The US isn’t the only country facing a crucial vote this week. On Wednesday the Greek Parliament votes on the latest round of austerity measures thrashed out with the “troika” of the European Commission, the International Monetary Fund and the European Central Bank. That vote will be followed by a further vote on the 2013 Budget at the weekend which will come just a day before the next Euro-group meeting of Finance Ministers in Brussels that should, assuming everything goes smoothly in the Greek Parliament, unlock the next tranche of bailout funds.
It appears that one member of the governing coalition, the Democratic Left, does not support the package. They have been arguing for more concessions on labour reform. Even without their votes, the package is still likely to be approved. Prime Minister Samaras’ New Democracy Party and Pasok together control 160 seats in the 300-seat parliament. That’s comfortable assuming members vote on Party lines.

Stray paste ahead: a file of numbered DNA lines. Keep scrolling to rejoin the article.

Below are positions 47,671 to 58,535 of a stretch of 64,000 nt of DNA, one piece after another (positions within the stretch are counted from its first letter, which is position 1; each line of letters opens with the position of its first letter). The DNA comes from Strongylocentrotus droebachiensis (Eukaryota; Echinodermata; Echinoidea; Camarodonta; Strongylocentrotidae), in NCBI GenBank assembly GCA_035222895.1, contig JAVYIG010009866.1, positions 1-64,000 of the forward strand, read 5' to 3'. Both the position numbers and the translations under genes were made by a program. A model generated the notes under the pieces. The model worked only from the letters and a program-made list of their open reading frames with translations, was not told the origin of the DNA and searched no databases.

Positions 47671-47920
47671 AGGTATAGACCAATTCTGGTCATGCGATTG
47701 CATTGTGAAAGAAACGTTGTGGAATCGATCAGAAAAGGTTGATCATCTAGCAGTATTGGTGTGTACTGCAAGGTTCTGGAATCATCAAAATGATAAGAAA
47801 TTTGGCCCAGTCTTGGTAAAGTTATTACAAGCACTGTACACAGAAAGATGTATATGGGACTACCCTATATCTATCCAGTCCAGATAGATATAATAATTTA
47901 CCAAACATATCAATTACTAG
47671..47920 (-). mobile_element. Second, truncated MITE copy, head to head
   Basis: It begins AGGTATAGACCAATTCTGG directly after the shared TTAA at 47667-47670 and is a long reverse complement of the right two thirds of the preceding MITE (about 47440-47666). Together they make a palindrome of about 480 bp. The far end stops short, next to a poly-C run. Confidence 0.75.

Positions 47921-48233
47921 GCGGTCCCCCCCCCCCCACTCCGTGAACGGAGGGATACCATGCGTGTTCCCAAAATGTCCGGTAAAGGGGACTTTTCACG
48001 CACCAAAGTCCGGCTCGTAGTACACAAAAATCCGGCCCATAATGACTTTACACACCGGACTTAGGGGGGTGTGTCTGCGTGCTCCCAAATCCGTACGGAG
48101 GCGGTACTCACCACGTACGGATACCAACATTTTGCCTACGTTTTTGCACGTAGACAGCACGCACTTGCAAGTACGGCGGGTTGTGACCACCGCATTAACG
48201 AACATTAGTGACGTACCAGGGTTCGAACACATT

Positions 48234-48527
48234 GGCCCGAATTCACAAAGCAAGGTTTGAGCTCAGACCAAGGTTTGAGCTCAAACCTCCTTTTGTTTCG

The austerity package includes a number of fiscal and structural reforms that should save €13.5 billion. However, the Budget will also show the debt-to-GDP ratio heading over 190% of GDP by 2014, rather than the peak of 167% envisaged at the time of the March bailout agreement. That’s a function of a deeper recession (the lost balance between growth and austerity coming home to roost) and delays to the fiscal consolidation plan caused by the inconclusive May election.
The stakes are therefore higher than just receiving the next tranche of the bailout. Agreement on the latest austerity plan is also likely to bring revised bailout terms to provide an extra €13-€18 billion in financing. This could include a number of options such as lowering the interest rate on bailout loans.
The debt burden remains too high and it appears less and less likely that Greece will meet its debt to GDP target of 120% in 2020. However, we continue to believe it’s best for all concerned if Greece and the rest Europe sort this out together.